Heightened Scrutiny on Non-profits by IRS

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Certain non-profit organizations may be in jeopardy of losing their tax-exempt status under Section 501(c)4 of the tax code as the IRS takes a closer look at their activities. Well-known groups like Crossroads GPS, a pro-Republican group set up by former Bush advisor Karl Rove, have been spending a great deal of their time and money on political activities. As a result, the IRS has swung into action.

The IRS has prepared a questionnaire for all non-profits that poses questions reviewing their activities and compliance to tax laws. According to IRS spokesman Dean Patterson, the matter of the questionnaire has been stated on in the IRS website and in the IRS Exempt Organization work plan since February. He pointed out a passage on “501(c)(4), (5) and (6) self-declarers” in the IRS’ 2012 Exempt Organization work plan that reads, in part:

“In FY 2012, EO will send a comprehensive questionnaire to organizations based on Form 990 filings to assess compliance in this area.”

But the questionnaire is not ready yet. In an emailed statement, Patterson said, “We have not announced when the questionnaire will be sent, and we have not announced any specific details about this beyond what’s in the work plan. Other details have not been finalized, such as who will receive the questionnaire or the size of the groups receiving the questionnaire. We anticipate asking groups a range of questions on topics including executive compensation, member services, political activity and a number of other issues.”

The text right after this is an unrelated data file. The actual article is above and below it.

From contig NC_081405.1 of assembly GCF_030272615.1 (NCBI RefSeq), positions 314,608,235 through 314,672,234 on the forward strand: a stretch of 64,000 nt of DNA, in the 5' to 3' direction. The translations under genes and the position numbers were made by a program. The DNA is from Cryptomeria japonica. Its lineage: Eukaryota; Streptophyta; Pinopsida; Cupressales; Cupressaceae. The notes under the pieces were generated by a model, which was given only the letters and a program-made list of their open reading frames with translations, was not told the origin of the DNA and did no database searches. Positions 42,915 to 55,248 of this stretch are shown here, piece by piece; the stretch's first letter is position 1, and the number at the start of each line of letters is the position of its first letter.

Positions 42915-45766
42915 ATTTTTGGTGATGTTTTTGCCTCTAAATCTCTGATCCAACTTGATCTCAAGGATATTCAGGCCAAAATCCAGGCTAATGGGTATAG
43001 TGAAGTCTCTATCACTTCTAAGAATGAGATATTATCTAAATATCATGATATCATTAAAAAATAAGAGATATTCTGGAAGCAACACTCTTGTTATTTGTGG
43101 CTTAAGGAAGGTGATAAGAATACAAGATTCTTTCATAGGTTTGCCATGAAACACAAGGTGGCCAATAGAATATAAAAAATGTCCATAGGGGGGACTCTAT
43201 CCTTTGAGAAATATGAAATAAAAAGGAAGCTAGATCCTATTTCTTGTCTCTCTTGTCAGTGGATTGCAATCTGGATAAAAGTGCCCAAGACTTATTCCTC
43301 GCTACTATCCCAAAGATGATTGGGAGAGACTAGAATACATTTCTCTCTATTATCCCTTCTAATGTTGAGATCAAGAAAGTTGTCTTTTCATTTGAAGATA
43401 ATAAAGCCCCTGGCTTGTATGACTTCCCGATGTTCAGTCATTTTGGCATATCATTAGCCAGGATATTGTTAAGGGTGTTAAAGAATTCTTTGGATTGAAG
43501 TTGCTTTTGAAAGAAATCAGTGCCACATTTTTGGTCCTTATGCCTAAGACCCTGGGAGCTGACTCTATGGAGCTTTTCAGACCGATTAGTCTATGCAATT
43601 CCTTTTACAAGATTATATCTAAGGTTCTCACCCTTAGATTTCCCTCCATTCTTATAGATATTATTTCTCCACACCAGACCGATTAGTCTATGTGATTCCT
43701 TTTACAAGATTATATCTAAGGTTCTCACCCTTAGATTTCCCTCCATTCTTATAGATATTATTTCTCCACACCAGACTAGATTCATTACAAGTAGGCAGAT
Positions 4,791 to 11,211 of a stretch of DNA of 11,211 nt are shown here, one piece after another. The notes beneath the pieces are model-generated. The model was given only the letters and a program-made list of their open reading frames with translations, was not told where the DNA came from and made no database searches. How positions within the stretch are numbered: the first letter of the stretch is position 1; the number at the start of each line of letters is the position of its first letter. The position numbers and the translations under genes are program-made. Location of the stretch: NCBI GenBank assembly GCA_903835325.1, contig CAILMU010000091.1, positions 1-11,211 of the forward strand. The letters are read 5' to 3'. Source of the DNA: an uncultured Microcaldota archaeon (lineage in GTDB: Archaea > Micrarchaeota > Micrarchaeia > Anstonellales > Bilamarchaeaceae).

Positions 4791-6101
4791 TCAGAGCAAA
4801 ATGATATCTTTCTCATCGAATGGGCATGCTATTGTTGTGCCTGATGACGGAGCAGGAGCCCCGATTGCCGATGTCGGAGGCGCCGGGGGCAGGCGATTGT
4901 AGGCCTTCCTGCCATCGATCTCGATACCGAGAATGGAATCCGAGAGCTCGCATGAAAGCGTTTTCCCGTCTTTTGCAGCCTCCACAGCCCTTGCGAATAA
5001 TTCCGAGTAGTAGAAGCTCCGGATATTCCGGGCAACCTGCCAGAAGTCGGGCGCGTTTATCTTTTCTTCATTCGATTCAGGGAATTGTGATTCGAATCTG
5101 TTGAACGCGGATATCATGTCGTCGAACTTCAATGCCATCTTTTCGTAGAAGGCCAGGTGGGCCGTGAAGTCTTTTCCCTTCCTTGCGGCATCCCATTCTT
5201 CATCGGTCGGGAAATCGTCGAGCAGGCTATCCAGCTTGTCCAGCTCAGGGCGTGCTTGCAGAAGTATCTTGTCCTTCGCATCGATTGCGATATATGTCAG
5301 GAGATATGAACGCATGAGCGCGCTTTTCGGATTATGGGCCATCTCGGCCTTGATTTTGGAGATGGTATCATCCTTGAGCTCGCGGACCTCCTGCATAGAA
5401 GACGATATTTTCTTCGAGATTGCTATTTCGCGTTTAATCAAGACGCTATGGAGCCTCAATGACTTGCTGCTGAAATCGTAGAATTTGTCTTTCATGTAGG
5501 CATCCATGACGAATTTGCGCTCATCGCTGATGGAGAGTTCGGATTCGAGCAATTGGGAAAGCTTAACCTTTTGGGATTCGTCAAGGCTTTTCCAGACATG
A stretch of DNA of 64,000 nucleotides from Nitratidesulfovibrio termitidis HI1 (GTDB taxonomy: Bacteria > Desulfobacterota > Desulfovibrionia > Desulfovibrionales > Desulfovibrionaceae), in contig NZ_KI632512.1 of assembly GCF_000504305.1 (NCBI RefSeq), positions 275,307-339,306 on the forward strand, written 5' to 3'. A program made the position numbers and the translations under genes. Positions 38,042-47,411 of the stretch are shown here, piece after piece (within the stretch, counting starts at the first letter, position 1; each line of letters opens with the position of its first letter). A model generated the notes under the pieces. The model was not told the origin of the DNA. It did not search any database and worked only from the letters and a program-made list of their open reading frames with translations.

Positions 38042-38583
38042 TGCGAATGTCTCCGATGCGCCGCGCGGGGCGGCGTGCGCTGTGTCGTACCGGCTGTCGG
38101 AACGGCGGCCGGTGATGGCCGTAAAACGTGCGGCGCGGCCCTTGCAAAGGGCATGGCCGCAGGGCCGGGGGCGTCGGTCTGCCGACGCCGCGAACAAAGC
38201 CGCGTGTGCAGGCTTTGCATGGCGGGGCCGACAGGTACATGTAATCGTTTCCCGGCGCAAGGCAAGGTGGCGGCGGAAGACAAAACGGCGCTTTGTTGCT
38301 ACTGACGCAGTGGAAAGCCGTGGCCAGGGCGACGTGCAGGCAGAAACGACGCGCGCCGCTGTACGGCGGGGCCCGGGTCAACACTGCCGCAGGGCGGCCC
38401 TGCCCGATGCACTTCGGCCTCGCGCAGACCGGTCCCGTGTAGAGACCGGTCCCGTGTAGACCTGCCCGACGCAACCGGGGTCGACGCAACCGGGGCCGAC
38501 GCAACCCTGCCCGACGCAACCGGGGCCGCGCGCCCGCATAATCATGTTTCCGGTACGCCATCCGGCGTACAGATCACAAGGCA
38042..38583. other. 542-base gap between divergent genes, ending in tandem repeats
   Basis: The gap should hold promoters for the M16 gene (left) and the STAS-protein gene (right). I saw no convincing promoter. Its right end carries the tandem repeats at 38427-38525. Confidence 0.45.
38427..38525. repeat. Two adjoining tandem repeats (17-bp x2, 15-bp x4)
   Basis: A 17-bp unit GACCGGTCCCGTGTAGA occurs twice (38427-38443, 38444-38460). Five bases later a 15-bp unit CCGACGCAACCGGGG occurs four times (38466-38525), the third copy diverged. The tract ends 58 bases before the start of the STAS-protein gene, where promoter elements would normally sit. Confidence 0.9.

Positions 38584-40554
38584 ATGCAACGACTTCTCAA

Many of these politically linked non-profits have better-known sister organizations known as "Super PACs," or political action committees. Together with the super PACs, these non-profits are exempt from paying taxes and their contributors can claim tax deductions on their donations. In addition, these groups can raise and spend unlimited funds – in contrast to political campaigns, which may receive only $2,500 per donor each election cycle. But the non-profits have one clear advantage over super PACs – they qualify as social welfare groups and so do not have to disclose their donors whereas super PACs do.

However, one thing super PACs can do which non-profits are not allowed to is issue ads that endorse or attack political candidates. Non-profits can keep their tax-exempt status under 501(c)4 so long as they release so-called "issue ads," that do not use a candidate's name or likeness and are used to educate the public on broad issues or positions. But some of these “issue ads” seemed to have crossed the line in supporting or vilifying political candidates and resulted in calls for them to disclose their donors like super PACs do. In one video ad by Crossroads, President Obama is featured alongside a caption that says, “Obama says spend more. We need jobs, not more Washington insider deals.” As a result, the President’s re-election campaign asked the Federal Election Commission (FEC) to force Crossroads GPS to formally register as a super PAC and declare its donors.

Crossroads together with its Super PAC sister plans to spend up to $300 million on the November elections.

 

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